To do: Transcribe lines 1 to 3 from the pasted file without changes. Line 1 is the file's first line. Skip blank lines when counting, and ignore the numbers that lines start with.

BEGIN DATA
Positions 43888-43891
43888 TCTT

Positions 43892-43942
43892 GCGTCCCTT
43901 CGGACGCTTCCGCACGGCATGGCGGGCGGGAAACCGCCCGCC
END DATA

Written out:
Positions 43888-43891
43888 TCTT

Positions 43892-43942